statistical frequency bias caused by the linear

nature of drill core. The closer such features are

oriented to the core axis the less likely it is that

they will be intersected. In the diagram at right, the red set of planes is intersected four times

in a given length (L) of core; the blue set seven times. However it is clear that the red

surfaces are closer spaced, and thus have a greater true frequency, than the blue set.

applying a correction factor (known as the

Terzagghi bias correction) to the apparent

frequency. The correction factor, 1/sin α,

recalculates what the frequency would be if the

measurement line was perpendicular to the

plane. Alpha is the angle between the planar

feature and the core axis and is the same as the

alpha angle measured in oriented core

procedures.

to planes where the alpha angle is less than

about 10°, as the sin α value increases rapidly,

and the correction factor becomes infinitely large. Thus, there may remain an orientation

zone within 10-15° of the core axis, which substantially underestimates the true frequency of

spaced data.

This underestimation for low alpha angles can produce

a great circle void normal to the core axis in

stereographic plots of poles to the measured planes

and lead to a misinterpretation of the orientation

patterns. This void is not to be confused with the small

circle patterns produced by orientation errors

discussed in the next section.

spaced data, where the spacing is greater than the

width of the core. Structural fabrics such as bedding

lamination or foliation, which are penetrative (i.e.

pervasive) at the core width scale, should not be

corrected in this way, provided that steps are taken to

ensure that the low angle surfaces are measured at Stereographic plot of 762 randomly

the same interval as the higher angle surfaces. oriented microfaults measured in

However I commonly see a bias introduced by drillcore from holes plunging 60°S

avoiding measuring such fabrics when the alpha angle (red square).

is close to zero (i.e. the fabric is close to parallel with Note the great circle void

representing planes lying within

the core axis). Presumably the lack of a well defined

about 15° of the core axis.

elliptical intersection with the core is the perceived

problem. This measurement bias can be avoided by simply being aware of the problem and

taking positive steps not to miss such data. It might require having to estimate the location of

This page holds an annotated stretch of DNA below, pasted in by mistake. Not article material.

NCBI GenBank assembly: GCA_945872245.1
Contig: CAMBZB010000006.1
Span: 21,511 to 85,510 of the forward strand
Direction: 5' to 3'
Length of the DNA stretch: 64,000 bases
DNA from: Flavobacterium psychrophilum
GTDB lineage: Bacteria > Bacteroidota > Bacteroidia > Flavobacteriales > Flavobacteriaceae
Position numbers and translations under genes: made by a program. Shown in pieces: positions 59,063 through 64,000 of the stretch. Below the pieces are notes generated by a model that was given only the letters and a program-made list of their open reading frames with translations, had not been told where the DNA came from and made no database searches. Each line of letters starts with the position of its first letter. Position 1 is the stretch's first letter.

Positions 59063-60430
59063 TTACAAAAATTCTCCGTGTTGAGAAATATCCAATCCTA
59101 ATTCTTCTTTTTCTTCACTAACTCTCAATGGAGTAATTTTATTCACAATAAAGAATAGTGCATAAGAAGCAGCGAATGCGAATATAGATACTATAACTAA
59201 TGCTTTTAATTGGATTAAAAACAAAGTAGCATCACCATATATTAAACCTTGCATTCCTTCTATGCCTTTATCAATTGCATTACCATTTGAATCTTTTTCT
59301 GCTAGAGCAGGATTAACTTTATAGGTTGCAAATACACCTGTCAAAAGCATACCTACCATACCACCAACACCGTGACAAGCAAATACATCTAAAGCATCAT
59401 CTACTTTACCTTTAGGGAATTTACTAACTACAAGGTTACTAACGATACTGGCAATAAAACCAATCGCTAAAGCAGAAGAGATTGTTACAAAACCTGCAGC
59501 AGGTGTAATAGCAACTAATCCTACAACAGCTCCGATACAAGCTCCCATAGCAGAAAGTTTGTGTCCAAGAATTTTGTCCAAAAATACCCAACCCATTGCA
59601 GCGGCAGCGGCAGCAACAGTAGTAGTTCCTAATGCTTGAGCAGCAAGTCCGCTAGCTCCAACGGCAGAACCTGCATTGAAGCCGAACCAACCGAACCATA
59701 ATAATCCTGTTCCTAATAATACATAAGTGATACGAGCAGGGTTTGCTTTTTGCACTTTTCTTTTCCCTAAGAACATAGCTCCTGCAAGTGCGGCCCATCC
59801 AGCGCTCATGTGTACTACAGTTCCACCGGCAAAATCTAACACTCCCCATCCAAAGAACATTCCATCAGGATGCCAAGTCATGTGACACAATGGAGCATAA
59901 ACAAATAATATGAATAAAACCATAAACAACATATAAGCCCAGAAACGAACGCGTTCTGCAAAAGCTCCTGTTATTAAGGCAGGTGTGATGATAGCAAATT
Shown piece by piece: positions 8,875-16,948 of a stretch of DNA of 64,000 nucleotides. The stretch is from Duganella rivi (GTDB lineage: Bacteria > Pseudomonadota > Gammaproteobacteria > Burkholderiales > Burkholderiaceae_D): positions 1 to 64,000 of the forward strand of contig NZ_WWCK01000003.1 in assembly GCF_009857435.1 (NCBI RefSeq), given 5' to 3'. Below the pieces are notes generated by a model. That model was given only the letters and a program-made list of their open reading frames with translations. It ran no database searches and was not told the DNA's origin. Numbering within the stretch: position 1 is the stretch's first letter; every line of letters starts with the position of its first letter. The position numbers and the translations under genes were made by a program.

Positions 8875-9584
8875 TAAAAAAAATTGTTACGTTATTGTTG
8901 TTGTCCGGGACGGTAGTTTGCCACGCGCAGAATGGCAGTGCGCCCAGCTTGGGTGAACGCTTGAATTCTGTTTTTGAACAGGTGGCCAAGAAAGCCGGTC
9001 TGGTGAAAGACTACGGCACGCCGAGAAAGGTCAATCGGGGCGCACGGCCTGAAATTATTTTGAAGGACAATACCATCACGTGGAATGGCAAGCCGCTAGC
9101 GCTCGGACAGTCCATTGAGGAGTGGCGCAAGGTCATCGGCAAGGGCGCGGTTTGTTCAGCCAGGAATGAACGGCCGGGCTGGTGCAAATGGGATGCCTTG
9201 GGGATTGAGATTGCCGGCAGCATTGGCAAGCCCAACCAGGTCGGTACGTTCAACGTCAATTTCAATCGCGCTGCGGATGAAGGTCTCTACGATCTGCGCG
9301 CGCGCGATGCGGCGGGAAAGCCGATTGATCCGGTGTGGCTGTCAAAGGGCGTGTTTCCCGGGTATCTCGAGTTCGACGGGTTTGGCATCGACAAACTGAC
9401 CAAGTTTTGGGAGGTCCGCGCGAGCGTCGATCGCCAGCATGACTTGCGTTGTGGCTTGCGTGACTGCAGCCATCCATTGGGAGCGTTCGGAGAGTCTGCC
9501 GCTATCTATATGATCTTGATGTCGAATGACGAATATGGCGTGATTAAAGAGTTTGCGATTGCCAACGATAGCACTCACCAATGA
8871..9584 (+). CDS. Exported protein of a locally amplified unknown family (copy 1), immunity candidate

the apical trace of the ellipse in order to determine the beta angle (as described in an earlier

section), but the estimation error should be moderately low.

CORE SHED LAYOUTS

A well laid out core layout space is crucial to producing reliable results from core (and

making the life of core shed personnel more pleasant). The images below are from one of

the best of these that I have seen (it is in SE Asia). The core tray inspection/layout tables

were sets of rollers, and movable rollers were used to transport core boxes from holding

racks to the inspection tables; between the tables, and into the weighing and cutting rooms.

Hose lines were strung overhead. Angle iron racks for laying out the core for orientation

mark-up ran the whole length of the inspection tables allowing 5-10 runs of core to be docked

simultaneously.

Oriented core manual 34 ©Rod Holcombe/HCOV Global 2017

ORIENTATION DATA ANALYSIS USING CLASSIFIED STEREOGRAPHIC PLOTS

Oriented core is required in a variety of terrane and prospect types. It is critical to assessing

3D geometry in prospects containing moderate to strong folding, or arrays of variably

oriented faults or shear zones, or of variably oriented mineralised vein systems. It is very

important in the analysis of fracture patterns for geotechnical

assessment and it is very useful in the statistical analysis of

vein patterns.

enough to allow statistical analysis of the data as well as

supplying orientation controls on sections. Examples of

frequency analysis are shown above by the stereographic

plots produced by GEOrient©* software. These plots have

been produced by copying processed oriented data dip and

dip direction columns directly from drill spreadsheets and

database tables and then pasting them into GEOrient.

plots of data frequency, GEOrient also

contains a class of classified stereo

plot in which the plotted poles can be

colour coded according to other

attached values or information. One

way I have used these plots is to

determine whether specific drillholes

have contributed to suspect orientation

data or whether the misorientation is

random. For example in the plot at right,

the same 213 foliation data that are

shown in the contoured plot above have

been replotted, but now colour-coded (that is, classified)

according to which set of drillholes each item of structural

data has come from. Note that it is clear that the blue-

coloured poles (DDH27-36) contribute unduly to the small

circle distribution indicating suspect data, whereas the light

and dark green poles (DDH37-44) appear to be in the

unimodal cluster expected of good data. There are few

foliation data from the other drillholes (DDH45-57) but the

orientation of these holes also appears to be suspect. Thus

in this instance it is clear that there is a very specific

sequence of drillholes (27-36) in which the orientations are

all suspect – and only 26% of the holes contain verifiably

reliable data. When the foliation data are plotted using only

the ‘good’ drillholes (figure, right) the small circle

distribution has disappeared and the data are quite interpretable.

GEOrient* are Numeric stereographic projections. In these plots, instead of the orientation

density being gridded and contoured, the values associated with the orientation data are